When to reject the first solution

My youngest son needed to close the garage door the other day but couldn’t reach the button. In order to close it he whacked it with the nearest item at hand  – a golf club. I bet you can figure out how that ended. Can you even get the cover of that part replaced? It got me thinking about how often we grab the first solution at hand without really thinking about possible consequences. Here are some of the lessons my kids have learned the hard way:

  • Riding a laundry basket down a flight of stairs is not the best way to get it to the basement
  • Threading something through the lock of a public bathroom is not the best way to close the door behind you
  • Two pairs of underwear is not a suitable substitute for a misplaced athletic supporter
  • Taking a cool-looking cheese spreader to school is a violation of the district’s zero-tolerance weapons policy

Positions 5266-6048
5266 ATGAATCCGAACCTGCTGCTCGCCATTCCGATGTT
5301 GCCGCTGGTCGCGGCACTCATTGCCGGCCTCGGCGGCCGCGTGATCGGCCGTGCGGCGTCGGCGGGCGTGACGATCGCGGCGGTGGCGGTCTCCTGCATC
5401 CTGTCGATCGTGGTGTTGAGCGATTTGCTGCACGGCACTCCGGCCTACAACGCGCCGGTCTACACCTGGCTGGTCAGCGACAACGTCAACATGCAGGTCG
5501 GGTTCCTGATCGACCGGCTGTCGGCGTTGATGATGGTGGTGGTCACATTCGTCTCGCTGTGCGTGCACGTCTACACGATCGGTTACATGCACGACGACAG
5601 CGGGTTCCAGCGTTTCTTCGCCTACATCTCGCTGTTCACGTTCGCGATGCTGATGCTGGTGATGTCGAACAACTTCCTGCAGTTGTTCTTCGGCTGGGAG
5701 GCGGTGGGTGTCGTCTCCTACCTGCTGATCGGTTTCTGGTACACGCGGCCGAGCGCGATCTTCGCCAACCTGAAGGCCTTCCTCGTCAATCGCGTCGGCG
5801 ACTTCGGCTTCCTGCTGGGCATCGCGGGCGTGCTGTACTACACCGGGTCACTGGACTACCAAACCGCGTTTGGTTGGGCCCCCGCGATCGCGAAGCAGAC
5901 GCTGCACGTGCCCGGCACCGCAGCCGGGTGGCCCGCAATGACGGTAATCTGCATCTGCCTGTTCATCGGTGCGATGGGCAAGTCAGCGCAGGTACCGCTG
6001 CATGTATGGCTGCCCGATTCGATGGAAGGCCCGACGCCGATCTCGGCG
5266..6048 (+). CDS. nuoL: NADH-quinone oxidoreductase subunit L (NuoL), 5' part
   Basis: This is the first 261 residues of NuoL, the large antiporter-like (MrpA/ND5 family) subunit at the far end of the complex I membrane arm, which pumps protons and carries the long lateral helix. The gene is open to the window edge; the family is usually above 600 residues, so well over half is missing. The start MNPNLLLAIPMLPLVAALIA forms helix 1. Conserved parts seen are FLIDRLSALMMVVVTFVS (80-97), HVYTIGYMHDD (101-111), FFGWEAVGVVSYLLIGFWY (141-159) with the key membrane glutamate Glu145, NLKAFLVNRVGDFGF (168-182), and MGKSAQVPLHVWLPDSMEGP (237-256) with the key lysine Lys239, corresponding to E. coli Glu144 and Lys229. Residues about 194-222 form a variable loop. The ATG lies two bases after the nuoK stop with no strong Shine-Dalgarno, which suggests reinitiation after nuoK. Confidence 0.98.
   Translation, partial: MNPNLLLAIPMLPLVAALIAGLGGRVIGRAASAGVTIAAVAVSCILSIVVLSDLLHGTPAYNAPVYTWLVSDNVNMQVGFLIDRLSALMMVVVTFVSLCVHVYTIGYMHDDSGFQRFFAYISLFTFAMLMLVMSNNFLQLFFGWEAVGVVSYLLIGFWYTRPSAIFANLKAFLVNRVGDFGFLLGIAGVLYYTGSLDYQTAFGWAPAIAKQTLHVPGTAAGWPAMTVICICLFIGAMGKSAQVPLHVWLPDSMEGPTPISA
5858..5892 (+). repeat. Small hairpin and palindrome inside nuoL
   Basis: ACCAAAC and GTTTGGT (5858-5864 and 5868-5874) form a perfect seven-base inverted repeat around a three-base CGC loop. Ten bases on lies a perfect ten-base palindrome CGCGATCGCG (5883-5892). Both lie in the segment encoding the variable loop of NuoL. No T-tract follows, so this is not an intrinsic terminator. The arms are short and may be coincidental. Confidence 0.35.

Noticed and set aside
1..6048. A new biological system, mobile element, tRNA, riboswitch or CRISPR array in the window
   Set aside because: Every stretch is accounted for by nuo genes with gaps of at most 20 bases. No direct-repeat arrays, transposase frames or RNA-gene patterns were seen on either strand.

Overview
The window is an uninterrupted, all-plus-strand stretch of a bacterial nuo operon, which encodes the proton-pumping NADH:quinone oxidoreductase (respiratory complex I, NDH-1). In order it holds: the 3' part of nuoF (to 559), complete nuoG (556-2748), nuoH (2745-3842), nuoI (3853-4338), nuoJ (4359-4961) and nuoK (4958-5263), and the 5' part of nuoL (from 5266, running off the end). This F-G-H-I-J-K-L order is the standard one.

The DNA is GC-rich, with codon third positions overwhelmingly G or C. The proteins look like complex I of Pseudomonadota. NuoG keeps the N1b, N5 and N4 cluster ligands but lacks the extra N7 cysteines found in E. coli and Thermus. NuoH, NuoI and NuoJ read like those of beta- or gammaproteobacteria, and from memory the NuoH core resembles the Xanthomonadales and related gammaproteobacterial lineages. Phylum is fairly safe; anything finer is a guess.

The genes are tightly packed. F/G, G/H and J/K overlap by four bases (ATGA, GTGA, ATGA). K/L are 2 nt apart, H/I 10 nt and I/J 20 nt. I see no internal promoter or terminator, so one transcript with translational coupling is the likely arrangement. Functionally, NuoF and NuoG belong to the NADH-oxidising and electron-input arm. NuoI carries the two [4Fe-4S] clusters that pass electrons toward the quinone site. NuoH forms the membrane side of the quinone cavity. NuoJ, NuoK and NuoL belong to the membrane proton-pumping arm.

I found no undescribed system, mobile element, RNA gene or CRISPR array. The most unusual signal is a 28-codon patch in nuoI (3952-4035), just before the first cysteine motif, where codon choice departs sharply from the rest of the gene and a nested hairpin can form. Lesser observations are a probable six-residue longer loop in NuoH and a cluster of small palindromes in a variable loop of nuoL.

Obviously, these lessons learned could have been averted by 1) contemplating alternative solutions to the problem or 2) seeking advice from someone who could have provided wise counsel. (Note: in my home that would be me given that my husband recently gave some thought to one son’s proposal to ride his bike off a dock. Probably because he’s always wanted to do it himself. Those of you who know him will not be surprised.)

My advice? Unless someone’s bleeding don’t grasp at the first, most obvious solution. Take a few minutes to think about your options and seek advice before you act. After all, what is a “lesson learned” but a solution that wasn’t the right fit for the problem? Failure to do so could result in a bruised behind, bruised ego or worse yet – a mark on your permanent record.

Send an example of a lesson learned the hard way to sarah@dayonebusinessservices.com – if I use it I’ll feature your business.

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